MSU will provide legal counsel to some of it’s employees named in Nassar lawsuit

GRAND RAPIDS, MI (WLNS) –  Michigan State University will provide legal counsel to some of the co-defendants named in a civil lawsuit against former MSU and USA Gymnastics doctor Larry Nassar.

Nassar is accused of using his position as a doctor to digitally penetrate young women and girls, many of whom were minors at the time, while treating them for their injuries.

Co-defendants named in the civil suit include Michigan State University, the MSU Board of Trustees, former MSU Gymnastics Coach Kathie Klages, MSU Dean of Osteopathic Medicine William Strampel, Jeffrey Kovan, former clinical psychologist Gary Stollak, USA Gymnastics, Inc., Twistars USA Inc., and its owner John Geddert.

The plaintiffs named other defendants in addition to Nassar because they say people and institutions knew about the abuse but failed to report it or do anything to prevent it.

In some of the civil cases, MSU, it’s Board of Trustees, Nassar, Stollak, and USA Gymnastics have not yet had attorneys file on their behalf.

University spokesperson Jason Cody says MSU has not yet been served with a vast majority of the civil lawsuits yet.

He said the law firms Skadden Arps and Miller Canfield have been engaged since October 2016 and January 2017 to represent the university in all aspects of this matter.

Klages, Kovan, and Strampel are being sued in both their individual and official capacity.

Klages no longer works at MSU, Kovan and Strampel are still employed. According to Cody, the university will provide legal counsel for them as stated in the university’s indemnification policy.

All three are being represented by Detroit-based attorneys from Clark Hill and Miller Canfield.

Cody said Stollak is not indemnified by the university because he did not perform clinical work in his role with MSU.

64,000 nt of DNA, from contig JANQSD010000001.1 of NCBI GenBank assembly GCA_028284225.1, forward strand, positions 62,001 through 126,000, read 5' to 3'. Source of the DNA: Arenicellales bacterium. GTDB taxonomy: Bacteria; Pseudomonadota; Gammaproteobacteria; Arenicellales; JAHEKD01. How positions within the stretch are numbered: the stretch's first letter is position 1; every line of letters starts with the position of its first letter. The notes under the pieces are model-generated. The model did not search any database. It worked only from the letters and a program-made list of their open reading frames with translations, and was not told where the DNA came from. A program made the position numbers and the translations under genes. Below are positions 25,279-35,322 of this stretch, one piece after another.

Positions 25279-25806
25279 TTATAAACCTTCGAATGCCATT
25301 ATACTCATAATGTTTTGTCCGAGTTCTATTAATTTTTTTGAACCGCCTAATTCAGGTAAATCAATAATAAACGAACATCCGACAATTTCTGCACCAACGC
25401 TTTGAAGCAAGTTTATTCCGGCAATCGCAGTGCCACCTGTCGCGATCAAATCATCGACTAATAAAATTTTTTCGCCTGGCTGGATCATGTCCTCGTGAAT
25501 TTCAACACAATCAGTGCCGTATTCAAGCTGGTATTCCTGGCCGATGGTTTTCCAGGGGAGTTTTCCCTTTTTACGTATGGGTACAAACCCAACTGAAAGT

John Geddert and Twistars have representation from a Farmington Hills based firm Zausmer August & Caldwell, P.C.

Michigan State University has said in previous statements that it only became aware of a complaint in 2014 and investigated. The investigation resulted in rules of conduct that Nassar admits he didn’t always follow. MSU fired him after he acknowledged that late last year.

Other people named in the lawsuit, including the former MSU gymnastics coach and the gymnastics club and club coach, have also denied knowing anything about allegations of abuse and denied failing to report such abuse.

Nassar’s attorneys, Matt Newburg and Shannon Smith have not filed an appearance on Nassar’s behalf in any of the civil lawsuits, only the criminal case.

They declined to comment on whether or not they will be representing Nassar in the civil suits.

Nassar faces some two dozen sexual assault charges at the state level and child pornography charges at the federal level. Michigan State University Police says it has received more than 100 complaints against Nassar since September 2016. They say new reports are filed almost weekly.

Nassar has maintained his innocence saying he used legitimate medical techniques and that he’s not guilty of any criminal charges. He remains behind bars while he awaits his criminal proceedings.

USA Gymnastics has not had an attorney file on its behalf.

When a defendant is served, they have a certain amount of time to respond. Personal service requires a response in 21 days; certified mail requires a response in 28 days.

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